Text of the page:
As if she wasn’t cool enough already, Harriet Tubman, christened Moses by abolitionist William Lloyd Garrison, used owl calls to alert freedom seekers about whether they could run or stay put. (I think there is some question about whether her acolytes actually used that moniker, as they do in the movie version of Tubman’s life. But like so many history-bytes, it’s too good to deny. Let’s believe everyone did call her that.)
At the Harriet Tubman Underground Railroad State Park, one historian says that an owl call would “blend in with the normal sounds you would hear at night. It wouldn’t create any suspicion.”
Scout, spy, guerilla soldier and nurse for the Union Army, Tubman was also a naturalist. She grew up in an area of wetlands, swamps and upland forest. As an enslaved domestic servant at the age of seven her jobs included wading into the swamps to check on the muskrat traps. She worked the timber fields with her brothers and father.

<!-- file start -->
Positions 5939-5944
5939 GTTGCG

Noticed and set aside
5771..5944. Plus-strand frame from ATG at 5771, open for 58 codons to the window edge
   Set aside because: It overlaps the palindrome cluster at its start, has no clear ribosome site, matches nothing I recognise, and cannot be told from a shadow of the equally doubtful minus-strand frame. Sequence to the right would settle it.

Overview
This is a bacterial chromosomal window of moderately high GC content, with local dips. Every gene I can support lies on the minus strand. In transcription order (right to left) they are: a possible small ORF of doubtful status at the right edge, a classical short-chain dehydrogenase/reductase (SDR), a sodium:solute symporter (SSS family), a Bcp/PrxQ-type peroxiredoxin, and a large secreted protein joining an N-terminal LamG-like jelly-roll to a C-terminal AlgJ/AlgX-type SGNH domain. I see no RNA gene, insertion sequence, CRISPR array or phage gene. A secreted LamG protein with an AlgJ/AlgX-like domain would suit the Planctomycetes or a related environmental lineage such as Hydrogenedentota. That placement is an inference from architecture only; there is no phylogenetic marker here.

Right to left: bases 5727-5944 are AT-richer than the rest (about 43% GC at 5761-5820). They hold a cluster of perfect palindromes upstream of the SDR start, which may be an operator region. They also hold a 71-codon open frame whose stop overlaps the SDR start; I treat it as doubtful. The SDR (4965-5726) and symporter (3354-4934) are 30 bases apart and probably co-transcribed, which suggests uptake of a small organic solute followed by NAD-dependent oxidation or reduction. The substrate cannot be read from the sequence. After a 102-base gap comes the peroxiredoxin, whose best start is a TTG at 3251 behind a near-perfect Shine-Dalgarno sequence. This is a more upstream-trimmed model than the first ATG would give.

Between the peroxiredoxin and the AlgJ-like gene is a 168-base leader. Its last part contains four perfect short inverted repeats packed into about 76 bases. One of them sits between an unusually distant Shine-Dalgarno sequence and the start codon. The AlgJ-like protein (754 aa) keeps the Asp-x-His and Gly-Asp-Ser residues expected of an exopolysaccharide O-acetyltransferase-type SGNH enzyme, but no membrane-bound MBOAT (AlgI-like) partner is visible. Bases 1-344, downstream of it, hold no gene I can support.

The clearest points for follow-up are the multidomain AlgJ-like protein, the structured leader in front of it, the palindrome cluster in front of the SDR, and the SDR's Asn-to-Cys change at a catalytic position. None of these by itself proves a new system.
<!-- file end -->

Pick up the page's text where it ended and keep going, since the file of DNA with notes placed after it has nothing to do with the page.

She famously made 13 trips from the north to Maryland between 1850 and 1860 to lead people to freedom. And her earlier experiences in those forests and timber fields helped her read the map of the outdoors and employ the sounds she knew by heart.
The North Star and the Big Dipper were also crucial when it came to traveling under cover of night. And she knew the rivers she and her followers would have had to travel in order to throw off their scent when the tracking dogs came.
We don’t know for sure what kind of owls she emulated — a barred owl or “hoot owl”, probably, though a great horned owl is a possibility. Certainly not these babies, that only peep. Harriet’s “hoo-hoo” was a sound that a fortunate few got to hear and respond to.